Throughout our lives, we play at being different people, taking qualities we have or ones we pick up along the way, and experimenting with them in various combinations, like a person trying to solve a Rubik’s cube. When we’re young, we try to be more like our peers in order to fit in. As we get older, we try to differentiate ourselves in order to stand out. Eventually, we reach a stage where, after much effort, we begin to understand who we really are and stop trying to be someone we’re not.

I strongly believe all the puzzle pieces are there, within each and every one of us. But perhaps they’re not fitting together as they should be. The order is all wrong. Understanding ourselves is only half the battle; figuring out how best to be ourselves, how best to connect all the puzzle pieces together in a way that allows us to be at one with ourselves – that is the real work. Learning how to accept our anger but still control our temper and let go of our grudges, how to use all our pent-up energy to our advantage, or how to go easy on ourselves if we don’t have some of the qualities people around us expect us to have. We are fine just the way we are – works-in-progress, trying to solve our own Rubik’s cubes.

Harmony. Connection. Oneness. We must strive for these things within us, and simultaneously, around us. This is the struggle at the core of life. This IS life. We are meant to struggle, yearn, and persist, but we are also meant to be at peace. How we put our puzzle pieces together will have an impact on how well we can keep this balance.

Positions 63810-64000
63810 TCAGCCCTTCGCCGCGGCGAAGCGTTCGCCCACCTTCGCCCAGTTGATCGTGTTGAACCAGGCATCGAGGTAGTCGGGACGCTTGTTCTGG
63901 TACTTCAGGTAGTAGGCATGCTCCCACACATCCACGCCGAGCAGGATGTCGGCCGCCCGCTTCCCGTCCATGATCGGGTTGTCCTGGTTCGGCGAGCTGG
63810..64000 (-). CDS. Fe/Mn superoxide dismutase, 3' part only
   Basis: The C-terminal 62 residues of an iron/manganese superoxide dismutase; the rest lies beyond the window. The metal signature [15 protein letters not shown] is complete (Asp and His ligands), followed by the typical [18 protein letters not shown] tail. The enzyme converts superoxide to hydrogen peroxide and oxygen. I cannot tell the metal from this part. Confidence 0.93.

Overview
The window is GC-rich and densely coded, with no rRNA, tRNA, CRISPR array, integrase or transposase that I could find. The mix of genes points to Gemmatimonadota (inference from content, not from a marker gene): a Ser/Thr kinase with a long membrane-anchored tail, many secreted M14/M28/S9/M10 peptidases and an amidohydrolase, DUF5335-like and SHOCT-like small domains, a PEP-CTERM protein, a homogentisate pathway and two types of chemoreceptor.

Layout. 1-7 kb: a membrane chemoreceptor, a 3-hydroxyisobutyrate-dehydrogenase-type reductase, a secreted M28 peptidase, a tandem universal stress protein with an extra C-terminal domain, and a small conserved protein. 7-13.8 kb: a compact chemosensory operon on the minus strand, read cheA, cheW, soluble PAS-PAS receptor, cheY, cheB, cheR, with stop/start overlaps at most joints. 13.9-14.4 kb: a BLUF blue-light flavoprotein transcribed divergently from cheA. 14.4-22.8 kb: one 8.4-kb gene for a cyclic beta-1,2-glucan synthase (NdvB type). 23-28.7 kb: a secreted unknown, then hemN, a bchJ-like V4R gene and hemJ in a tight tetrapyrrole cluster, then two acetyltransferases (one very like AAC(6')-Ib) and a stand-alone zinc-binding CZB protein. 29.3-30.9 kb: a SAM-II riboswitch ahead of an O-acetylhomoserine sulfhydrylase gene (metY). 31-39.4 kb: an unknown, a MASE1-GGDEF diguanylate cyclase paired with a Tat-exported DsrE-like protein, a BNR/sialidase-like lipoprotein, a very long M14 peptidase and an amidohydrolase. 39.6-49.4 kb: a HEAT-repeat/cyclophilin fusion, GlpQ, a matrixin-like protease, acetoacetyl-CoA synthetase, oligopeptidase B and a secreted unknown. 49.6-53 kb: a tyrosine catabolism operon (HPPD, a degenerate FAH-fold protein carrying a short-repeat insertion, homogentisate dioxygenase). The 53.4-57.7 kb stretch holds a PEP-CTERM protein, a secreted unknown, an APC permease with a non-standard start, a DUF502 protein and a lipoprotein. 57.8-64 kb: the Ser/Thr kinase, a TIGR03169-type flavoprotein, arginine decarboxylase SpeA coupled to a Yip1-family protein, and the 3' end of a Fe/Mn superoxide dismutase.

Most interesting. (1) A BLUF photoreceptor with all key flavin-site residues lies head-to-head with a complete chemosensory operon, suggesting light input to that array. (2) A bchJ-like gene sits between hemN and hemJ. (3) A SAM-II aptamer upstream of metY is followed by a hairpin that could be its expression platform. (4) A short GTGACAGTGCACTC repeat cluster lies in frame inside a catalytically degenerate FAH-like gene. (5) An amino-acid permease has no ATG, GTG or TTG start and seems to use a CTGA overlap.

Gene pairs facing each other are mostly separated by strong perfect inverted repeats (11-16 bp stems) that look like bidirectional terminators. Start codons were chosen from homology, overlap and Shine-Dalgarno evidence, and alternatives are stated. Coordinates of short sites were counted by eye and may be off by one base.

Fragmented

Do you know what it’s like to feel fragmented?

Like your brain has been chopped up into several chunky pieces and simmered into stew.

I can almost see the steam rising out of my ears,

as the wheels in my head churn endlessly,

processing all the data being thrown at it,

from a child’s tantrum to a boss’s email

to the 100+ Whatsapp messages waiting for me each night.

When did I start using my head more than my heart?

My poor, simple heart,

that yearns only for one thing:

connection.

The same connection we’re promised when tricked into buying fancy phones and faster Internet,

shiny cars and sappy Mother’s Day cards.

It seems like everything advertised these days promises a feeling of connection,

which never really comes,

does it?

So instead, the head tells the heart to be quiet and stop whining;

it’s distracting the head from calculating, assessing, judging, and overthinking everything.

The heart learns to be quiet and wait patiently,

but wait, it still does.

For magic?

For a miracle, maybe.

For a feeling of oneness that will render the mind speechless.

Then we’ll see whose turn it is to be quiet.